3D Printing Materials

February 29, 2016

iauro Team

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3D Printing Materials

“Do you realize if it weren’t for Edison we’d be watching TV by candlelight?” Regardless of the fact that he made 1000 unsuccessful attempts to succeed, inventing a light bulb. Had it not been for technology and its innovations, the world would still be riding on a bullock cart, let alone troubling the oxen!

With a replica of the desired image in hand, the history of printing goes back to the duplication of images by means of stamps in very early times. It goes back to the Mesopotamian civilization before 3000 BCE, where most of the work of arts survives and features both complex and beautiful images. In China, India and Europe, the printing of cloth preceded the printing of paper. The development of printing has made it possible for books, newspapers, magazines, and other reading materials to be produced in great numbers. This has also helped in promoting literacy among the commonalities.

From Wood to Laser printing and Digital to 3D Printing, the upgrades have simplified lives, for every impression made on paper can be different and excellent for rapid prototyping. This means it is more accessible to a wider range of people and cost effective in short runs.

Here are the days of 3D Printing, with talk of revolution and new age. The answer is that this is the start of a new revolution.

The immense growth in the use and applications of 3D Printers is encouraging a massive growth in the market for 3D Printing Materials. Materials have already been used to create circuitry and phones like the LG G Flex are being made with plastic-based components. The massive growth in the use of applications of 3D Printers encourages massive growth in the market for 3D Printing Materials.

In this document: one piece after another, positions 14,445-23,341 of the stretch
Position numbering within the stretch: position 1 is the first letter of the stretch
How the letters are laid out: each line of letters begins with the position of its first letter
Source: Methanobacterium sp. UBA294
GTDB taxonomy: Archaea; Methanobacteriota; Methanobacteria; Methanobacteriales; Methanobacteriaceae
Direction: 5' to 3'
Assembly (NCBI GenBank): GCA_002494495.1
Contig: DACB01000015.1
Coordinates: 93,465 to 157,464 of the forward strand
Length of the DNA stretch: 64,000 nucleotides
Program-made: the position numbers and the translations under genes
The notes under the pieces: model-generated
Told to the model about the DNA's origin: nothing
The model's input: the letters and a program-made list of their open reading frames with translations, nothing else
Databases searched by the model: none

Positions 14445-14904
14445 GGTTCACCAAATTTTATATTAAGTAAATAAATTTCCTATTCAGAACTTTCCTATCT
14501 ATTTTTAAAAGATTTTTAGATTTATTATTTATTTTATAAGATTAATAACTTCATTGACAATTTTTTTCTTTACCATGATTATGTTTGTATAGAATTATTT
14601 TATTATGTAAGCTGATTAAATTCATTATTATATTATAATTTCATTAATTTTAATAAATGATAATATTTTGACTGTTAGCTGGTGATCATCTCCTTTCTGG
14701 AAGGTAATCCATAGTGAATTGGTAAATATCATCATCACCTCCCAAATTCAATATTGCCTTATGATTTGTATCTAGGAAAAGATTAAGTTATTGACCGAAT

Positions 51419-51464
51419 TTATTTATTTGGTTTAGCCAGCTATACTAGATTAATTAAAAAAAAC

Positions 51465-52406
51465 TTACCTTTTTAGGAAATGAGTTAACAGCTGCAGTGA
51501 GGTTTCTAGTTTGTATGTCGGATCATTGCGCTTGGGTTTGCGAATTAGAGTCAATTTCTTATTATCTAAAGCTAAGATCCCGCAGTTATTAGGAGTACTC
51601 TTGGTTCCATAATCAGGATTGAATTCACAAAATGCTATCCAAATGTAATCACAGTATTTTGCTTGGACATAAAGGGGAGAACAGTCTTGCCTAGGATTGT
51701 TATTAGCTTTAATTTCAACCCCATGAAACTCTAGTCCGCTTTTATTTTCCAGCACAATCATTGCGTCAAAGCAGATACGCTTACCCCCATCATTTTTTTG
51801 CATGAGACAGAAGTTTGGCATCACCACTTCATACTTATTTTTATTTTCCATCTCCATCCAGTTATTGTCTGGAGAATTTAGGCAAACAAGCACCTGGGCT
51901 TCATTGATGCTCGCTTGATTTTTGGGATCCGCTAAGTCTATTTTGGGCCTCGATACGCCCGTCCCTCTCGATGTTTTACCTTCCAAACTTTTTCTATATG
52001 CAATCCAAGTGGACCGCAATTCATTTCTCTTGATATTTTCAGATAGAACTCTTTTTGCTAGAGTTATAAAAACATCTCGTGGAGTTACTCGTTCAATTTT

How does this work?

It all starts with making a virtual design of the object you want to create. This virtual design is made in a CAD (Computer Aided Design) file using a 3D modelling program (for the creation of a totally new object) or with the use of a 3D scanner (to copy an existing object).

These scanners use different technologies to generate a 3D model time-of-flight, structured / modulated light, volumetric and many more. The 3D Printing Material market is segmented into four types: plastics, metals, ceramics, and others. These have specific demands that are differentiated by placement, cost, and efficiency. Plastic materials are useful in applications such as consumer printing and industries where consumer products are manufactured. Metals are used in high end industries such as aerospace & defence, automotive, medical & dental, etc. Ceramics are useful in home decor, dine table, art & sculpture, and others. Using these materials increase the efficiency of their applications.

3D Printing has now caught its stride for companies like Tesla, are using it to build engine parts, and SpaceX is using it to create rocket parts in the aerospace and automotive domain.

Did you know researchers can now 3D print a human heart using biological material? Now, isn’t that interesting…!

Originally published at iauro.com on February 29, 2016.

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